Make it easier to build non-profit & coop housing everywhere!

OneCity Councillor Christine Boyle has submitted a motion that would reduce barriers to building non-market, co-op and social housing in more neighbourhoods across Vancouver, and would permit those buildings up to 12 stories in certain neighbourhoods.


It builds on a unanimous vote at a Public Hearing on April 20th that allowed community housing providers to build projects up to six stories in several areas without the need for costly and lengthy rezoning processes. Experts told City Council the move was a good start but the city needed to be bolder to address Vancouver’s housing crisis.

“Vancouverites are struggling to pay their rent,” said Boyle. “Council should reduce barriers for non-profit housing providers, to permit more affordable homes for more people who need them, in more places across the city.”

Without rezoning processes that can take over a year, and cost $400,000-800,000, community housing providers could afford to build more homes per project and begin construction faster. That means they could offer lower rents or use the savings for additional projects.

City staff found half of recent social housing developments required rezoning through a public hearing while less than a third of market condos had to go through the process. Single detached homes do not require a public hearing, even when a new detached home is significantly larger and more expensive than the one it is replacing.

“It should not be harder to build social housing in Vancouver than it is to build million dollar homes,” said Boyle. “Especially not when so many of our neighbours are being priced out of the city.”

Council is expected to hear from speakers about the motion on Wednesday, May 19.



Email your City Councillors today and ask them to permit taller buildings for social housing, to create more homes that are more affordable for more people


Reducing Barriers and Deepening Affordability for Non-Profit, Co-op and Social Housing in Every Neighbourhood

Submitted by: Councillor Boyle


  1. An increasing number of residents in Vancouver are struggling to find stable, secure housing at a rate that is affordable for local incomes. Renters, including seniors, people with disabilities, single parent (often female-led) households, youth, and Indigenous communities are particularly squeezed by this housing crisis, and are in even greater need of being able to access secure, affordable housing.

  2. In addition, the need for accessible and adaptable rental housing for seniors and people with disabilities, at prices that are affordable to middle and low-income residents, is significant and will increase even further over the next two decades.

  3. Vancouver’s housing market has seen significant increases in land values and housing costs, pricing a growing number of residents out of the housing market. The escalation of home prices has also led to significant displacement, particularly of renters, and low- and middle-income residents.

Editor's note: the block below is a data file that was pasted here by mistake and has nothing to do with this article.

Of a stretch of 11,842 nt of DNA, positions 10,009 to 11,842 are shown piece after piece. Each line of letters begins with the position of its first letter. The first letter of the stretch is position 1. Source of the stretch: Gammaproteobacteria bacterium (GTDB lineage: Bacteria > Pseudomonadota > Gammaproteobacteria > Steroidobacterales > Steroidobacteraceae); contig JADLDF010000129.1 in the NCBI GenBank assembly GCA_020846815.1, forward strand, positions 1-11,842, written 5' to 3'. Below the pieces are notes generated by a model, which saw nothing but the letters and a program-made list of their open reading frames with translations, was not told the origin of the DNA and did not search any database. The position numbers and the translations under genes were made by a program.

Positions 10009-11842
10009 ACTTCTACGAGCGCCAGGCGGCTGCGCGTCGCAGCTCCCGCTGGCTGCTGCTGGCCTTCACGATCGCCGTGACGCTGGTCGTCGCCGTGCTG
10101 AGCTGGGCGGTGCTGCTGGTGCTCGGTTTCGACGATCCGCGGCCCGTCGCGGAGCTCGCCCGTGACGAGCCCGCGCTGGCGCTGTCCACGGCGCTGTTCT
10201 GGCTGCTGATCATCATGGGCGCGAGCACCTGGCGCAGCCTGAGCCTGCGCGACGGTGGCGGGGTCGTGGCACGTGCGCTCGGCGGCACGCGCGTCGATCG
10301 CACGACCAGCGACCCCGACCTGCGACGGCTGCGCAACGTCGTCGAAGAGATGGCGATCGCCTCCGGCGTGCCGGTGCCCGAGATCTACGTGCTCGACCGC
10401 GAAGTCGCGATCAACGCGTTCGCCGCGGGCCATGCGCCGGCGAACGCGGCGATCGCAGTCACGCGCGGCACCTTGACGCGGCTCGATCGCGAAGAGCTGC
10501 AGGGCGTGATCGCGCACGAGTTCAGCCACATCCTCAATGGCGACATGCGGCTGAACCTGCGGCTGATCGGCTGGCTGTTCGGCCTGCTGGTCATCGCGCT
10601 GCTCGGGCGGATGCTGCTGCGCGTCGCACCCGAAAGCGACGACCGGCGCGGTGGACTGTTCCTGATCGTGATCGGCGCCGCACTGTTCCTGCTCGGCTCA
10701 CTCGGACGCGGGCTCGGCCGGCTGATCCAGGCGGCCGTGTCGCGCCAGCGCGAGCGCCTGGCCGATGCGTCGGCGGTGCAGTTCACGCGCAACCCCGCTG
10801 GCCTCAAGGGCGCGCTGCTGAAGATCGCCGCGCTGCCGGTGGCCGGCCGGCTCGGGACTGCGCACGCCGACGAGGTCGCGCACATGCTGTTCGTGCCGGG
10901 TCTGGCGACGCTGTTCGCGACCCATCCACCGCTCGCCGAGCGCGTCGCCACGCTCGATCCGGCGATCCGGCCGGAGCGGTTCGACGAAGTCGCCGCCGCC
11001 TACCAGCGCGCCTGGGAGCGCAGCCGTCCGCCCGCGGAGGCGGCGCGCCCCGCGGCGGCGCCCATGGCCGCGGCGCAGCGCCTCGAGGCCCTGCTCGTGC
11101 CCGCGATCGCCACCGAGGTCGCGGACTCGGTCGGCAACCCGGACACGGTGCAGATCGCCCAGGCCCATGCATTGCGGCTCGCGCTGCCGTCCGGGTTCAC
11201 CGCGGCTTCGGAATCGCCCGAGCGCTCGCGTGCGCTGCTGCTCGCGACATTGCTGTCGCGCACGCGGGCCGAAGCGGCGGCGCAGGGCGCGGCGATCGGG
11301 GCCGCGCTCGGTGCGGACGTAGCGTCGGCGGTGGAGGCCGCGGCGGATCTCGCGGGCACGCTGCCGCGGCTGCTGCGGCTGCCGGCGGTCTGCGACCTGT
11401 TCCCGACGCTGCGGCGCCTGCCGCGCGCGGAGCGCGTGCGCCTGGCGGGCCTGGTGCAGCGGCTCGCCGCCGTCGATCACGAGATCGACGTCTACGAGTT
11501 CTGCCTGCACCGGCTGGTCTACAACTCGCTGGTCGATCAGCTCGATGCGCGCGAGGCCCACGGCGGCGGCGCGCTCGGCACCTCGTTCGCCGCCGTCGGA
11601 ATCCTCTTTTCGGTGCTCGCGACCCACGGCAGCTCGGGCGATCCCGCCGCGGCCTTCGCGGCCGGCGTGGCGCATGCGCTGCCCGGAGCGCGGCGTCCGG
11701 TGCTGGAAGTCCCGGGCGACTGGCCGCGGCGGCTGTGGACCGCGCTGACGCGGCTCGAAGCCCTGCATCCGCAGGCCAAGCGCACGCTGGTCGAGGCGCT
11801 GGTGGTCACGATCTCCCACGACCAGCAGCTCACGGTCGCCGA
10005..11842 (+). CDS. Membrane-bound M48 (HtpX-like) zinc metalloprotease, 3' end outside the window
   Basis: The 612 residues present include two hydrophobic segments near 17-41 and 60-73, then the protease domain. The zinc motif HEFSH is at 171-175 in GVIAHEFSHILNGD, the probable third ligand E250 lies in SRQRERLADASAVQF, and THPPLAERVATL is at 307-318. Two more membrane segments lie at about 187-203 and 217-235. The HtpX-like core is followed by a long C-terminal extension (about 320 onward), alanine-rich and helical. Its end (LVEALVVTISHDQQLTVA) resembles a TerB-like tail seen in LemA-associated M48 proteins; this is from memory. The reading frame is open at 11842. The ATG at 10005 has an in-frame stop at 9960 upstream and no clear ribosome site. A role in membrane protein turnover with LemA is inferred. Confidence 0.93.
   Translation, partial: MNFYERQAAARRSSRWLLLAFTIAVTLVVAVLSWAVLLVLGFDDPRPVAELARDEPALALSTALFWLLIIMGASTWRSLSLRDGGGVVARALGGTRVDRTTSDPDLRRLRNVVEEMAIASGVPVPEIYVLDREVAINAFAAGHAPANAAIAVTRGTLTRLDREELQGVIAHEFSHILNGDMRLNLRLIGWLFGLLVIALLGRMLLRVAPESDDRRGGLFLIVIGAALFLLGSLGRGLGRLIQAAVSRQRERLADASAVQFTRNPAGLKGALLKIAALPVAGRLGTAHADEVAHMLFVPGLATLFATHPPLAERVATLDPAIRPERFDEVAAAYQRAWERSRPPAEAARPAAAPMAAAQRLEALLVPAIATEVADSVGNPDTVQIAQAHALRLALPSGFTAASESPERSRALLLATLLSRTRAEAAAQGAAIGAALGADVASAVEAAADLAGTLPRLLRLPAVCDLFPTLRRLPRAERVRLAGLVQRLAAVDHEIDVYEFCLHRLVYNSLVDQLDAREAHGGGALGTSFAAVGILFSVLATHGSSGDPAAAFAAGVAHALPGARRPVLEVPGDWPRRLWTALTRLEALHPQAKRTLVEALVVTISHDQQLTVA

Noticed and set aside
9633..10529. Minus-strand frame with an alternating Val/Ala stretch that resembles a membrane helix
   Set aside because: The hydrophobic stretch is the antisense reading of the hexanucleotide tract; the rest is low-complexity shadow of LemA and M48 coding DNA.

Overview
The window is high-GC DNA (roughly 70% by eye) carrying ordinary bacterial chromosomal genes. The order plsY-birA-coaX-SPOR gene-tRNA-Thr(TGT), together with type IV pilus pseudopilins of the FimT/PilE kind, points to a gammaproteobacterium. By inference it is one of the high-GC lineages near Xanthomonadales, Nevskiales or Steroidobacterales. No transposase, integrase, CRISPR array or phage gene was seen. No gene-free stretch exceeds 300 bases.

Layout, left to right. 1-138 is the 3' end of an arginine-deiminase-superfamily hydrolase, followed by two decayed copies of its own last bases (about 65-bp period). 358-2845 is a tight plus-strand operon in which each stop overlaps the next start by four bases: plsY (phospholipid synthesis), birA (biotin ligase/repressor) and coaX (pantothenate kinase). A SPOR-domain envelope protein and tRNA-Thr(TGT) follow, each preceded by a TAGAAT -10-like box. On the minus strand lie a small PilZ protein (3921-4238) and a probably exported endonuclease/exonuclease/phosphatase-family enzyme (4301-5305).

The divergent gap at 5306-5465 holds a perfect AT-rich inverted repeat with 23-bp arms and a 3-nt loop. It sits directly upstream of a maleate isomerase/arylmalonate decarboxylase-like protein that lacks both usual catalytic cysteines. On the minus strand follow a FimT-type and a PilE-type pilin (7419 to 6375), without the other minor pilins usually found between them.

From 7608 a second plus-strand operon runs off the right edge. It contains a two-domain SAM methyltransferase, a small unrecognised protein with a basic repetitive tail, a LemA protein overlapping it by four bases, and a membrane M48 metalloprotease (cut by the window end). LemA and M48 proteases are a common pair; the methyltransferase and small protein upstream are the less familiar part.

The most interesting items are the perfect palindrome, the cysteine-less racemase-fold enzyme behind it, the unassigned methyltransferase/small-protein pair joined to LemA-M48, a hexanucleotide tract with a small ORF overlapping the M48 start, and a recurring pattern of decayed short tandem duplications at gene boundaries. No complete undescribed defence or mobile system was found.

4. Complete, walkable communities rely on essential workers such as health care workers and grocery store clerks, who should have the opportunity to work near their jobs, rather than having to commute long distances to get to their jobs. Research suggests that mixed-income communities have better outcomes for all residents (not just low-income residents) because of a greater access to services.

  5. The Housing Vancouver Strategy (2018-2027) includes a target of 12,000 new social, supportive and co-op homes by 2027. As of Q4 2020, the City has approved new development applications to meet 47% of this target. The City is also committed to partnering with urban Indigenous organizations to deliver culturally appropriate housing developments. The high number of households in Vancouver paying over 30% of their income in rent indicates that more non-profit, co-op, and social housing is needed.

  6. The City’s definition of social housing in the Zoning and Development Bylaw requires the housing be owned and operated on a not-for-profit basis by non-profit housing societies, co-op, or government agencies. And that at a minimum 30% of the units are occupied by households with incomes below Housing Income Limits set out by the Province. Many new developments rely on mixed-income housing models, with a mix of affordability levels to cover costs, typically with affordability deepening over time or deepening through access to senior government funding.

  7. The Community Housing sector, made up of non-profit and co-op housing providers, is an important partner in the provision of affordable non-market housing across Vancouver, and the sector’s capacity in Vancouver has grown significantly over recent years.

  8. Housing created in partnership with the community housing sector is “speculation free” housing because of the requirement through the CRA to maximize affordability, and because of the ability to place covenants on non-profit buildings that prevent sale for profit.